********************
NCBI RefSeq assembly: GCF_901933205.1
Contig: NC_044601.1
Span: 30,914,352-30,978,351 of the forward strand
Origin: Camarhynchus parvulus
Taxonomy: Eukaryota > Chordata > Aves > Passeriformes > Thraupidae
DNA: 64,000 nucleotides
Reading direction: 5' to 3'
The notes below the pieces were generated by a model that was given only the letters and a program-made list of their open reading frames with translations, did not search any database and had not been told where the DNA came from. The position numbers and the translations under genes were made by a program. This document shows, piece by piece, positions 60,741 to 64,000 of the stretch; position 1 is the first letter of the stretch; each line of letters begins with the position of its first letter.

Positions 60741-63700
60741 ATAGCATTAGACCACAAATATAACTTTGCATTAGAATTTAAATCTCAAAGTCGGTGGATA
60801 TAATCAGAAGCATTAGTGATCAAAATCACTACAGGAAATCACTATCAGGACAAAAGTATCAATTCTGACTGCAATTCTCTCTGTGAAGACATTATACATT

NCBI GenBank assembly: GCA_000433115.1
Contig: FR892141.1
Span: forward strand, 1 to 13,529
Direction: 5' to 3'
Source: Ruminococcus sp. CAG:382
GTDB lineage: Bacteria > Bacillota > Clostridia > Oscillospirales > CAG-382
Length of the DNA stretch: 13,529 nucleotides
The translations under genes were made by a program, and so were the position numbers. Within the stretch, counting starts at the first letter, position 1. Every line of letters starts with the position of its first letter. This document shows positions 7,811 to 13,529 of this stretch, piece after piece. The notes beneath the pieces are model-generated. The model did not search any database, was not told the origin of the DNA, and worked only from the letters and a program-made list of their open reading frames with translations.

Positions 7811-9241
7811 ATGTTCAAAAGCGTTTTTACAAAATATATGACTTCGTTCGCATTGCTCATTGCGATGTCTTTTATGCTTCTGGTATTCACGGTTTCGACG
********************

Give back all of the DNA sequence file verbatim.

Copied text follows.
NCBI RefSeq assembly: GCF_901933205.1
Contig: NC_044601.1
Span: 30,914,352-30,978,351 of the forward strand
Origin: Camarhynchus parvulus
Taxonomy: Eukaryota > Chordata > Aves > Passeriformes > Thraupidae
DNA: 64,000 nucleotides
Reading direction: 5' to 3'
The notes below the pieces were generated by a model that was given only the letters and a program-made list of their open reading frames with translations, did not search any database and had not been told where the DNA came from. The position numbers and the translations under genes were made by a program. This document shows, piece by piece, positions 60,741 to 64,000 of the stretch; position 1 is the first letter of the stretch; each line of letters begins with the position of its first letter.

Positions 60741-63700
60741 ATAGCATTAGACCACAAATATAACTTTGCATTAGAATTTAAATCTCAAAGTCGGTGGATA
60801 TAATCAGAAGCATTAGTGATCAAAATCACTACAGGAAATCACTATCAGGACAAAAGTATCAATTCTGACTGCAATTCTCTCTGTGAAGACATTATACATT

NCBI GenBank assembly: GCA_000433115.1
Contig: FR892141.1
Span: forward strand, 1 to 13,529
Direction: 5' to 3'
Source: Ruminococcus sp. CAG:382
GTDB lineage: Bacteria > Bacillota > Clostridia > Oscillospirales > CAG-382
Length of the DNA stretch: 13,529 nucleotides
The translations under genes were made by a program, and so were the position numbers. Within the stretch, counting starts at the first letter, position 1. Every line of letters starts with the position of its first letter. This document shows positions 7,811 to 13,529 of this stretch, piece after piece. The notes beneath the pieces are model-generated. The model did not search any database, was not told the origin of the DNA, and worked only from the letters and a program-made list of their open reading frames with translations.

Positions 7811-9241
7811 ATGTTCAAAAGCGTTTTTACAAAATATATGACTTCGTTCGCATTGCTCATTGCGATGTCTTTTATGCTTCTGGTATTCACGGTTTCGACG